Trust is rebuilt slowly through our actions over time. God created us for relationships based on trust. In Genesis, the very first people we hear about, Adam and Eve, violated the trust that God placed in them. They didn’t do what they were asked to do, even though they had been given everything they needed.
Part of why some people have trouble trusting God is that key people in their lives have not been trustworthy; they haven’t kept their word, honoured their commitments, or proven reliable.
Mahatma Gandhi said, “Among the most essential qualities of the human spirit are to trust oneself and build trust with others.”
Unfortunately in life, we’re the ones who lose when the tower of trust falls. We win when we trust God, when we prove ourselves trustworthy, and when we’re willing to forgive others who’ve let us down—and to seek to rebuild our relationship and our mutual trust.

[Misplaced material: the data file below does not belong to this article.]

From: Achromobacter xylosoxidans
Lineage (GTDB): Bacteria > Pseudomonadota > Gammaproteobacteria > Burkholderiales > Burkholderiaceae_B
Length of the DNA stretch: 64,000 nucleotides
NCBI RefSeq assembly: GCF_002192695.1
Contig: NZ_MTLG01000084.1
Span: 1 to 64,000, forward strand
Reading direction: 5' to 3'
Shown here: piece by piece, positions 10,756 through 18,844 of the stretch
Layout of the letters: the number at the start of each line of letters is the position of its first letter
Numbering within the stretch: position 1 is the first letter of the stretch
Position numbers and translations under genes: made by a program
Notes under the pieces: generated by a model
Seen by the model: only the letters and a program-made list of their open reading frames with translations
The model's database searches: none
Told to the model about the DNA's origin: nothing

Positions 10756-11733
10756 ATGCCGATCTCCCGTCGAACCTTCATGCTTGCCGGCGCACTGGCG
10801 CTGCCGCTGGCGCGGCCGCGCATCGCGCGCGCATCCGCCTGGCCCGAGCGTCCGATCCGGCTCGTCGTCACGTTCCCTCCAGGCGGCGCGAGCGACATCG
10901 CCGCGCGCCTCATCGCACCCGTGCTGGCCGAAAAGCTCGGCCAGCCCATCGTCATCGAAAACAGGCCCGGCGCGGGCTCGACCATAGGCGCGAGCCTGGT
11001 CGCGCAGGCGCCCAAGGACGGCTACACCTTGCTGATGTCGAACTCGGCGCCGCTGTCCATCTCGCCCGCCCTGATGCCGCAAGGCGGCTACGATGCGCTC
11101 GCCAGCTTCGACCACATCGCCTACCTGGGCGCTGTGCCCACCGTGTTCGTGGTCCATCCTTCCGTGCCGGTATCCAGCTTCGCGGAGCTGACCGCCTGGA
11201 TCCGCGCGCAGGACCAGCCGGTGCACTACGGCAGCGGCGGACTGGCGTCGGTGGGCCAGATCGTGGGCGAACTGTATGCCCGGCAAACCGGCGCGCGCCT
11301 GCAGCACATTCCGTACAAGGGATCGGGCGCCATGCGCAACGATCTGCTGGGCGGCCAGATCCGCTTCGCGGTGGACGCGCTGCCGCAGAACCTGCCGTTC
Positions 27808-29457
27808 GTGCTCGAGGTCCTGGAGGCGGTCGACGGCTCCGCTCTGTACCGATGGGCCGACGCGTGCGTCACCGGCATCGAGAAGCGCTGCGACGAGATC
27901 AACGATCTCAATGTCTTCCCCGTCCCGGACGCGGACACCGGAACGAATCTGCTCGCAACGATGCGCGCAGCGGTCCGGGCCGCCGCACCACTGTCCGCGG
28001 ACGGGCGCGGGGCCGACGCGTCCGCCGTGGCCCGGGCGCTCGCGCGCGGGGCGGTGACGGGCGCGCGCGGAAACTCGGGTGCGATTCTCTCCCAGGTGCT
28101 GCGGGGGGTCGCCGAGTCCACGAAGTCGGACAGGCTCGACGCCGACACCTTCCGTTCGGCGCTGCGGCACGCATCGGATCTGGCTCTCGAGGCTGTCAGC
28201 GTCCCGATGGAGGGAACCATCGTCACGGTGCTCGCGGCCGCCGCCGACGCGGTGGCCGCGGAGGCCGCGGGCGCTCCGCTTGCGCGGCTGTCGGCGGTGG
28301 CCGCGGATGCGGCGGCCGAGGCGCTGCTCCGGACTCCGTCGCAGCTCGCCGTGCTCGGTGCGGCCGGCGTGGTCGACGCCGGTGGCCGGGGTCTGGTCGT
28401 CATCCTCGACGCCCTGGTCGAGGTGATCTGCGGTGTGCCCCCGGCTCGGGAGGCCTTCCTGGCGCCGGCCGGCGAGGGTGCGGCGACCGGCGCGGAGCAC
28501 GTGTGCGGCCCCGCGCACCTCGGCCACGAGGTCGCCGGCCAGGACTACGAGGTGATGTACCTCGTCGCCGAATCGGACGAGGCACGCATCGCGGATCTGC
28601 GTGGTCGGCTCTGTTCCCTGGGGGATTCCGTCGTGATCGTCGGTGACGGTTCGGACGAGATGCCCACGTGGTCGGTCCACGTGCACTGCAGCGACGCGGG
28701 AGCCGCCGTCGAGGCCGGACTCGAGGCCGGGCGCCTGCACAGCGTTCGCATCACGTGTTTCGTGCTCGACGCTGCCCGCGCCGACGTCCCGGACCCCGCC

We can trust again. While trusting makes us vulnerable, if we choose not to trust, we can miss out on so much joy God desires for us. We were created for relationships based on both trust and forgiveness. We may move slower in trusting others, but don’t let fear steal your joy and imprison you in anger and hurt. You can trust again—with God’s help.
Trust is the ‘glue of life’. Trust is the foundational principle that holds all relationships. As you work through trust issues, remember that even if everyone else fails you, your Saviour, Jesus Christ, will not. Trusting in him and his promises found in the Bible, you can learn to respond to his undeserved love and forgiveness by offering those same gifts in your relationships.
Prayer: “God, we thank you that you are our rock and our fortress and a God we can trust. Help those of us who have a relationship that has been damaged by trust that was broken. We need to get back on track. I want to be a trustworthy person once again.”
Some parts of this devotional have been sourced from “Trust is the Glue of Life”, April 20, 2015, Brewster Baptist Church, https://brewsterbaptistchurch.org/trust-is-the-glue-of-life/